This WSU Tri-Cities student is on the verge of graduating. But Congress must decide if she can stay
Oct. 10--A Tri-City college student about to earn her mechanical engineering degree found herself lobbying Congress last week.
The 22-year-old wanted to show Washington state lawmakers a real face for the estimated 800,000 students brought illegally to the U.S. as children.
Maria Torres was 5 when her single mother hauled her and two older sons to the U.S. from Mexico.
She lived and attended schools throughout the Mid-Columbia and started working when she was 12. Torres did everything from delivering newspapers to working in a Mexican restaurant.
Now, the Washington State University Tri-Cities senior is an intern at ATI Metals, a Richland specialty parts manufacturer.
She wants to work for the federal government someday, but without a path out of her immigration limbo she's not sure what her future holds.
Torres filed two years ago for the Deferred Action for Childhood Arrivals program, and this year had to pay $495 more to continue her application.
"We grew up here and this is all we know," she told the Herald. "If we were to go to Mexico ... I don't know what we would do. Sure, we speak Spanish, but a lot of us don't speak Spanish as well as we speak English."
Maria spoke Monday at a WSU Tri-Cities forum about the DACA program and her efforts sway members of Congress to give her and others like her a path to citizenship.
She was one 150 DACA recipients, including two other WSU Tri-Cities graduates, who spent two days talking to lawmakers.
"We wanted to let them know these are the things you should focus on because the system is broken," Torres said. "It's not only inhumane to take everything away from us but the employers are going to feel a big financial loss."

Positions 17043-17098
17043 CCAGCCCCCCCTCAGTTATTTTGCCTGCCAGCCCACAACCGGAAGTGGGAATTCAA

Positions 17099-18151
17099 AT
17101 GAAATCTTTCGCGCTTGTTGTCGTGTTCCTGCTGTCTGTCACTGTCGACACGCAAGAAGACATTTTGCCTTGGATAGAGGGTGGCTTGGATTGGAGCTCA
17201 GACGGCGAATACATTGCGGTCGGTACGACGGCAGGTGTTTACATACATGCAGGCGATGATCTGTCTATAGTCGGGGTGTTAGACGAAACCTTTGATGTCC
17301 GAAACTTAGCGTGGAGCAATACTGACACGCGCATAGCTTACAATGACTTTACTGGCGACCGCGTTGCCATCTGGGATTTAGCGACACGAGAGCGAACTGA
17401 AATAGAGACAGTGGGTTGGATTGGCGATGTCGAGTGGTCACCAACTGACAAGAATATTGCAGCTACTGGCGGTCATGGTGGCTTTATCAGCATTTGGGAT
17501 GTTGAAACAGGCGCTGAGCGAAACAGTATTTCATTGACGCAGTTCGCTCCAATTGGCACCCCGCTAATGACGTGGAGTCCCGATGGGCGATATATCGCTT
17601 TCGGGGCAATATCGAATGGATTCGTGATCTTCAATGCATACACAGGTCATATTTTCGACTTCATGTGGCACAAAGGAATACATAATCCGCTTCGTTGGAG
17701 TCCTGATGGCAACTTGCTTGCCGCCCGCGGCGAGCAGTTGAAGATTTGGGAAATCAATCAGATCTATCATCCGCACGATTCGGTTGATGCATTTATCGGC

Washington state Attorney General Bob Ferguson also spoke at Monday's forum about the state's lawsuit with Massachusetts and New York to keep the DACA program from ending.
"It's easy to say, 'DACA is illegal,' but no court has ever said that," he said. "In fact, up until that announcement by the attorney general, the Department of Justice had been defending the legality of DACA. So what changed?"
The DACA program was established through an executive order in 2012. It allowed undocumented immigrants who arrived in the country before they turned 16 to live, work and serve in the military.
After first promising to eliminate the program during his campaign, President Donald Trump appeared to waffle on it. Then, in early September, it was announced that the program would end. Friday was the deadline for qualified immigrants to apply to renew their applications.
Since the announcement, Congress has bandied around replacements for the program ranging from resurrecting the Dream Act to developing a new pathway to citizenship.
In his latest move, Trump released a list of demands including funding a southern border wall and a crackdown on sanctuary cities to be tied to a solution for Dreamers.
After the September announcement, Torres, the president of the Dreamers Club, and FWD.us started working to bring Dreamers to meet members of congress who now hold their future in their hands.
FWD.us is a bipartisan group formed by technology and business leaders lobbying for immigration and criminal justice reforms.
Washington is home to about 17,000 of the estimated 800,000 people in the program.
The organization's president Todd Schulte urged congress to move forward with the Dream Act, or be responsible for forcing Dreamers out of their jobs, and subjecting them to immediate deportation.
"Congress must hear the voices of these incredible individuals and urgently take action to ensure they can continue to live, work and contribute to the only country most have ever known," he said.
The Washington contingent met staff from the offices of Reps. Dan Newhouse, Cathy McMorris Rodgers, Pramila Jayapal and Sens. Patty Murray and Maria Cantwell.
While everyone was gracious, the message was mixed with some hopeful about having a solution hammered out by early December and others less encouraging.
While people have claimed the DACA students get preferential treatment, Torres said it's the opposite. The doors to federal financial aid are closed to them, and any aid either comes through private scholarships or, in Washington, through state loans.
And it's just as difficult for them to get full scholarships, as a naturalized citizen.
"This is something that's been going on for years, and they still haven't been able to come up with a solution," she said.
Cameron Probert: 509-582-1402, @cameroncprobert